On Monday, a high-ranking Hamas official called on Hezbollah to withdraw from Syria and focus on fighting Israel. Reports of a rift surfaced after a round of reconciliation talks between Hamas’s leadership in Lebanon and local Hezbollah politicians. Hamas’s reaction to the violence in Syria shows the deepening divide in the Arab world between mostly Sunni rebels and Shiites loyal to Bashar al-Asad. Both Hezbollah and Hamas help to comprise the self-proclaimed “axis of resistance” against a common enemy, Israel, but relations between the two terrorist organizations continue to deteriorate.
Hamas’s criticism comes amid Hezbollah’s growing prominence as Syria’s civil war continues into a second year. The Shiite organization based in Lebanon sent “hundreds of its elite forces” to the eastern Syrian town of Qusair earlier this month according to The Guardian. Government loyalists captured the strategic town, giving Damascus an important corridor to Homs and the Mediterranean coast. Hezbollah leader Sayyed Hassan Nasrallah promised to continue fighting alongside al-Asad’s forces.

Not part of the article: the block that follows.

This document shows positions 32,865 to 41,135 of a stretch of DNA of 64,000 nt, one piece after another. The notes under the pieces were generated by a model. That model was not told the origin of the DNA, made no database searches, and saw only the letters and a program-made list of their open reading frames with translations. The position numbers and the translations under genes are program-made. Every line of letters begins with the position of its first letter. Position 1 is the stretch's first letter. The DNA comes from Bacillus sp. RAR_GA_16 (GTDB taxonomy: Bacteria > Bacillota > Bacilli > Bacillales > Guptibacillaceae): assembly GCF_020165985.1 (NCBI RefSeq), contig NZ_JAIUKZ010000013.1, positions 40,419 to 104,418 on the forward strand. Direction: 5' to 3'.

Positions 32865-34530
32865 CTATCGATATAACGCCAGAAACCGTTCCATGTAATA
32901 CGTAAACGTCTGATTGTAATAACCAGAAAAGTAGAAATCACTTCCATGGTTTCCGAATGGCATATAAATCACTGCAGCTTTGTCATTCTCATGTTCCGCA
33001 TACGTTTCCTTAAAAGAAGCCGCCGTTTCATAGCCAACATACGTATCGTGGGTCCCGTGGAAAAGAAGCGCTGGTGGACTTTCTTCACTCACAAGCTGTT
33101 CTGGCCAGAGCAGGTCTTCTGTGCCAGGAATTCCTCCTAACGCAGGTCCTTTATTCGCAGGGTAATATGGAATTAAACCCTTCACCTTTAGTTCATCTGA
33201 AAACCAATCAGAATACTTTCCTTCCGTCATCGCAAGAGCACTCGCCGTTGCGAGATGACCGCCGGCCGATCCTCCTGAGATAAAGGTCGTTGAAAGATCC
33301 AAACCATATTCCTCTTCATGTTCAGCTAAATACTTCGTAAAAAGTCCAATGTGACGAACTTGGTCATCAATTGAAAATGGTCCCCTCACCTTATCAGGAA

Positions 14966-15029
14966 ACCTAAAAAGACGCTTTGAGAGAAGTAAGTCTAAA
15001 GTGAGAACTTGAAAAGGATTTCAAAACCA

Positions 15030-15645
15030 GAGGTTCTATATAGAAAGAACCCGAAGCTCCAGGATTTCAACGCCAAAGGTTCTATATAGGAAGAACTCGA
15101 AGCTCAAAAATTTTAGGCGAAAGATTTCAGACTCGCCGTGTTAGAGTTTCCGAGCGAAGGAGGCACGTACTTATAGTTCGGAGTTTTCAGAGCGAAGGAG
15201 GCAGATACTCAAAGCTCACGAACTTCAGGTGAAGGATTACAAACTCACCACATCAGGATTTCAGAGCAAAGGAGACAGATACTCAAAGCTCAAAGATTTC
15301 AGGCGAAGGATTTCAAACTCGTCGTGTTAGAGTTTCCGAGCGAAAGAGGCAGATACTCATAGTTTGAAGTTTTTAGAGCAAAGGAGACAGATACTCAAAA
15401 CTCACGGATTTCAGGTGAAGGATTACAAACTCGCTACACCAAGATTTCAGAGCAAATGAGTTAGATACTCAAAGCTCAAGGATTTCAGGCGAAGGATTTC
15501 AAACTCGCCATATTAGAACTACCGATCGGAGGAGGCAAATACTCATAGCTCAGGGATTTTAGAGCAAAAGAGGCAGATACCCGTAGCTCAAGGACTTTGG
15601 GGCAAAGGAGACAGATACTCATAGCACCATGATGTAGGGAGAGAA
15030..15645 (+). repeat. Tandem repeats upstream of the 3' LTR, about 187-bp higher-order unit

A funeral for fallen Hezbollah soldiers killed during fighting in Syria. (Photo: AP)
Hamas disavowed the al-Asad regime in early 2012 after the Syrian government targeted Sunnis. Hamas leader Khalid Mesh’al left Damascus for Qatar and other high ranking officials went to Cairo. In retaliation, Iran halted weapons shipments and decreased financial support for the Gaza based group. Previously, Iran paid up to $20 million to support 50,000 employees of the Hamas-controlled government. The number of Iranian-made missiles smuggled into Gaza has also decreased, Tehran has been one of Hamas’s main weapons provider, including long range Fajr-5 rockets used to strike deep inside Israel. According to Gazi Hamad, the Hamas Foreign Minister, “Iran has provided Hamas with money and ‘many other things,’ since our rise to power in 2006. But since our support of the Sunni revolutionaries in Syria, Hamas has lost very much.”
Hamas’s loss of Iranian, Syrian and Hezbollah support may, in fact, be the silver lining in the cloud for Israel emanating from the Syrian civil war